The LOS on the NICU was variable, with a median value of 17.5 days (27 ± 9.2). This length of stay is longer than the median ICU stay of 12 days and the total average length of initial hospitalization of 28 days (8 to 170) reported in a recent study  . The North American study reported a median total postoperative length of stay of 23 days  . A median length of ICU stay of 13 days (3 to 197) was reported in a single-institution series  .
4.4. Postoperative Course
There is no consensus regarding postoperative extubation or continued mechanical ventilation. The extubation of otherwise healthy neonates under epidural anesthesia has been recommended  . In a state-of-the-art research study, postoperative elective paralysis and mechanical ventilation for 5 days was recommended for cases with esophageal anastomosis under tension  . In the latest European survey, postoperative elective paralysis was the preferred approach of 56% of responders (range 1 to 7 days) to support healing of the anastomosis and to address concerns about respiratory problems  . In contrast, the multi-institutional analysis of Sulkowski et al.  reported the use of mechanical ventilation in 93% of infs.
In the present series, all of the patients were ventilated postoperatively (100%). As expected, the duration of mechanical ventilation for infs. with isolated TEF was shorter than the ventilation time for infs. with EA + TEF. A regression analysis revealed a non- significant inverse correlation between BW and GA and the duration of ventilation. However, this analysis revealed a statistically reduced postoperative ventilation time for patients who had surgery on the second day after birth. Despite the fact that the majority of patients had surgery on the day of admission, surgery was postponed for 1 day for 11 patients with EA + TEF without negative consequences. Time for adaptation after delivery and transportation may contribute to a good postoperative course. Only unstable and/or very immature infs. with respiratory distress require immediate surgery   .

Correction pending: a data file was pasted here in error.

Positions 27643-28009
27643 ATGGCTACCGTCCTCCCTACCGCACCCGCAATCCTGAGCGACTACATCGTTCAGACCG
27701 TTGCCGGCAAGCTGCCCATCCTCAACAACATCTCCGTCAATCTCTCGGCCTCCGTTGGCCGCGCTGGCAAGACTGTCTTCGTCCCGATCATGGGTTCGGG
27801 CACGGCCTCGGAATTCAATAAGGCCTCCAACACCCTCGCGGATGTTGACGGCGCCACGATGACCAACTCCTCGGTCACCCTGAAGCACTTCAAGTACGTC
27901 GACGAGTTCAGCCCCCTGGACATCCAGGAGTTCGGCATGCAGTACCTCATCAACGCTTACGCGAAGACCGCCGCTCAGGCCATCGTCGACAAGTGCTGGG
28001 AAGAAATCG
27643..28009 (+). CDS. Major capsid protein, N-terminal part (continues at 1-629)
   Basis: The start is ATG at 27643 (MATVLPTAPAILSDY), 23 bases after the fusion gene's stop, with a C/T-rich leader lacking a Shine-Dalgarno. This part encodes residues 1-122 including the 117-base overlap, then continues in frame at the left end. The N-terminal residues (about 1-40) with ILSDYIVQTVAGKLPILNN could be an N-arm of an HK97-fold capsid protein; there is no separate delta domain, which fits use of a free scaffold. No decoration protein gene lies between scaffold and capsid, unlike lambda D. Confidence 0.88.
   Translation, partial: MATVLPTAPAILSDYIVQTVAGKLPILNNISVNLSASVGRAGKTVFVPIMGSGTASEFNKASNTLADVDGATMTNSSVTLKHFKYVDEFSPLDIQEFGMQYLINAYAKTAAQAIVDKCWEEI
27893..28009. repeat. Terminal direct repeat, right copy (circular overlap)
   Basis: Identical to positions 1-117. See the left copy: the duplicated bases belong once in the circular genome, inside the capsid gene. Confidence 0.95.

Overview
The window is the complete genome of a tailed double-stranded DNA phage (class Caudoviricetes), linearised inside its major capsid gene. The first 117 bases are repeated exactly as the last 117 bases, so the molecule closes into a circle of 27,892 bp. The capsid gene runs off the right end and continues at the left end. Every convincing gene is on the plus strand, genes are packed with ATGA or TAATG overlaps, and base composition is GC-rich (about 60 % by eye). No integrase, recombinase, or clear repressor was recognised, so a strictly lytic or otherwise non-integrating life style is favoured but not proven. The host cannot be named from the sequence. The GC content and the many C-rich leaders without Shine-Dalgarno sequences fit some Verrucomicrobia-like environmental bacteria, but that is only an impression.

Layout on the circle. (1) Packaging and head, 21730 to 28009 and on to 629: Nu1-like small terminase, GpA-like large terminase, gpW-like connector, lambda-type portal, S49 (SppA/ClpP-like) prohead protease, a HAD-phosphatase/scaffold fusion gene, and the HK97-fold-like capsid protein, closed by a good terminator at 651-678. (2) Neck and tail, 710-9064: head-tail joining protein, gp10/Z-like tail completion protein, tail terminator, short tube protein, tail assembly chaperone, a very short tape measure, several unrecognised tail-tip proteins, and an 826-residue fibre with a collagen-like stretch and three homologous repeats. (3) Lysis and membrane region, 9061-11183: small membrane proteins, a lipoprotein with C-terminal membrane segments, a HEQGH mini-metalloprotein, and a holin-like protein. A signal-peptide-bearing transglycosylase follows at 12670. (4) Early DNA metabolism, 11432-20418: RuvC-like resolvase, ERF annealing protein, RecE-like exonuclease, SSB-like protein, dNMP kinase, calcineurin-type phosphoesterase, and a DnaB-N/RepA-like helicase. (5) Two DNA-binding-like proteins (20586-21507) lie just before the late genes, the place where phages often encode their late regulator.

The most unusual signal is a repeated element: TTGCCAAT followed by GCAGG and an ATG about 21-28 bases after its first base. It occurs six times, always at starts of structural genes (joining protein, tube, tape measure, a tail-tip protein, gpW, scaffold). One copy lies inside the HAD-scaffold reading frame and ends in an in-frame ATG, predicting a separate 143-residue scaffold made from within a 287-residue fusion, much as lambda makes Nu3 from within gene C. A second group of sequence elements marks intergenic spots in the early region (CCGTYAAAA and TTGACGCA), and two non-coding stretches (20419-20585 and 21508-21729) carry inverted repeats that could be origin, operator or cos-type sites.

Generally, 69% of the responders to the European survey left a chest drain in situ during the primary repair  . In our series, we inserted intrapleural drains in 16 infs. (55%), mainly to treat pneumothorax in the pre-, intra- and postoperative periods. Only one of these infs. suffered from a chylopneumothorax . Our rate of pneumothorax is lower than the significant rate of pleural effusions reported in other study  .
4.5. Mortality, Case Load, and Risk Stratification
The mortality rates after the initial procedure for EA ± TEF were 5.4% in a large multicenter study  and 8.6% after one year in another study  . A recently published large study showed that hospital volume has no effect on mortality  . In that study, approximately one-fourth of freestanding children’s hospitals treated fewer than 5 cases per year  . In another recently published study from the United Kingdom and Ireland, 151 newborns with EA ± TEF from 28 pediatric surgery units were analyzed over a time span of 1 year (average 5.4/year/institution)  . Thirty-one percent of the respondents to the recent European survey reported seeing 2 to 5 cases per year, and 3% reported seeing fewer than 2 cases per year  . Thus, with a median frequency of 3.5 cases per year, our unit lies within the limit of other medium-sized tertiary centers.